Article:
They say when its too good to be true, it probably is! For a few years the break neck growth and gigantic momentum of UT Starcom has confounded many in the telecom space. It kept on winning business – everywhere from Vietnam to China to Africa to India. It started selling DSL gear at Filene’s Basement prices. It kept offering sweet deals to carriers world wide, in the process becoming a $2.7 billion company. Impressive… right! Wrong! Today the company announced that it needs another 15 days to file its annual report because it needs more time to assess its internal financial controls.
UTStarcom also said it expects an adverse opinion from its auditor regarding financial controls at Dec. 31, 2004. The company said management had identified material deficiencies in financial reporting because it had too few people skilled in accounting, in related party transactions and in monitoring the accounting of its foreign units. The company is still reviewing its controls and may discover other problems, it said. (SmartMoney)
(Other company with lack of financial controls – Nortel!) Still makes you wonder when you are a company growing at such break neck speed — y-o-y increase in sales is close to $800 million — better idea into one’s financial-health is a good thing.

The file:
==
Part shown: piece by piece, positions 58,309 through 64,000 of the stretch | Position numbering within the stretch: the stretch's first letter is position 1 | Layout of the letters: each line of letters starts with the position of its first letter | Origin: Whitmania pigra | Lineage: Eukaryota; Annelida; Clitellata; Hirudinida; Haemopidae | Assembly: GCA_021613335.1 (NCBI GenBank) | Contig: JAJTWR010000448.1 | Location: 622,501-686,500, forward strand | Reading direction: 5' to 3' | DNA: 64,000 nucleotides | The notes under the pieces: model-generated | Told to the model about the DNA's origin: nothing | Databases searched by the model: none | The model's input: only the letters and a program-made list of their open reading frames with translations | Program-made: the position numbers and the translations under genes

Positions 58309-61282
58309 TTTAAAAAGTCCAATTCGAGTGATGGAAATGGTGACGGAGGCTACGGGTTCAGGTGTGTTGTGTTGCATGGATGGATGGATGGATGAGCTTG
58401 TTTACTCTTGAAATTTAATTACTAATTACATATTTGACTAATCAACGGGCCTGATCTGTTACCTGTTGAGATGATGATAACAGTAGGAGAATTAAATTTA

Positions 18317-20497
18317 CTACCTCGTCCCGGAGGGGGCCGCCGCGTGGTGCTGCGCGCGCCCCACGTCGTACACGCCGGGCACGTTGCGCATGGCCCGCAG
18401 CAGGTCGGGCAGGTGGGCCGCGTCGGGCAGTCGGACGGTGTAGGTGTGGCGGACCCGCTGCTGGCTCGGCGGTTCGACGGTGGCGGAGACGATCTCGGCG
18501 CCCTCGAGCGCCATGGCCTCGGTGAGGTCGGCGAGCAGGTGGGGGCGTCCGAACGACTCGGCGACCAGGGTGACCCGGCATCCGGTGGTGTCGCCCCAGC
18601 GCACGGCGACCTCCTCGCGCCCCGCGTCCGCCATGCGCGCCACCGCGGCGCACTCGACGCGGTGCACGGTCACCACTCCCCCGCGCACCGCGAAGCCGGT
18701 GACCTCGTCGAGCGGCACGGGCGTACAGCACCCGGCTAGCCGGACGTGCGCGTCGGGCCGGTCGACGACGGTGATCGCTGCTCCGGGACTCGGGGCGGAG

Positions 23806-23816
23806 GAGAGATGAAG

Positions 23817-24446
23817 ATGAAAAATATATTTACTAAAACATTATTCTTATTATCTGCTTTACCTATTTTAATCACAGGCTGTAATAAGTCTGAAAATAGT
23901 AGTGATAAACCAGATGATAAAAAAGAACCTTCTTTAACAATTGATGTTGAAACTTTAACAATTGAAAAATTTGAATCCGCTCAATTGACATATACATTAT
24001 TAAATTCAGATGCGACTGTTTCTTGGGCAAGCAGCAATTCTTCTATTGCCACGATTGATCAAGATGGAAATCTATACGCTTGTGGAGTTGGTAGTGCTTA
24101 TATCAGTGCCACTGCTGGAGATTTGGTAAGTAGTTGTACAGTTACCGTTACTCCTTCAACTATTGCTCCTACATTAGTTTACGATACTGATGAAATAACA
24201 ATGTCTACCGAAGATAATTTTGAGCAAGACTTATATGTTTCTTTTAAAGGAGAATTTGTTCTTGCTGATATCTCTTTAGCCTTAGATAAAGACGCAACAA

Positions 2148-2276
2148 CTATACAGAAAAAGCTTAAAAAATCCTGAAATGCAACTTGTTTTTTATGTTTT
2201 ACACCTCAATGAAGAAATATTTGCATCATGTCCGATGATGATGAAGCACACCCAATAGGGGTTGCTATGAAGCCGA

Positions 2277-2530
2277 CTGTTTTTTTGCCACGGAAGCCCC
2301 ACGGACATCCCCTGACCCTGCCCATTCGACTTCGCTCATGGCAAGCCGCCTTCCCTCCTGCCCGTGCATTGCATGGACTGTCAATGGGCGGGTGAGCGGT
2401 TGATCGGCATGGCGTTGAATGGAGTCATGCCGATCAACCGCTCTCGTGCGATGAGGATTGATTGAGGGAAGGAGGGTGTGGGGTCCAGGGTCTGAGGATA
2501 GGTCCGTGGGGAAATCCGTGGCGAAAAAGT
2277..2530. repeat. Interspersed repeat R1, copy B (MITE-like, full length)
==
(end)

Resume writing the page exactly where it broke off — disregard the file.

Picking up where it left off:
Now for something that makes me go hmm! Sometime in 2001 some UTStarcom employees helped finance and form a company called MDC Holdings, and another entity called Beijing MDC Telecommunications Co., Ltd. Then in 2002, a venture capital fund affiliated with a principal shareholder of UTStarcom made a capital investment in MDC Holding. (Could that principal owner be Wu Ying, president and CEO of UTStarcom China, since he seemed to be the biggest shareholder in the company as of September 23, 2004!) In December 2004, UTStarcom exercised a warrant for common stock in MDC Holding for which it paid approximately $0.8 million for a 19% ownership interest. All this is fine and dandy, except somewhere in the press release the company points out that it analyzed the “transactions entered into between MDC, the Company and their customers. ” As a result of all this wheeling-and-dealing, UTStarcom took some lumps. I am a little confused – company executives owned a piece of this MDC, its biggest shareholder invested in it via a VC fund, and it was doing business with UTStarcom. Playing cosy eh! Or perhaps just business as usual –Someone please decode it all for me!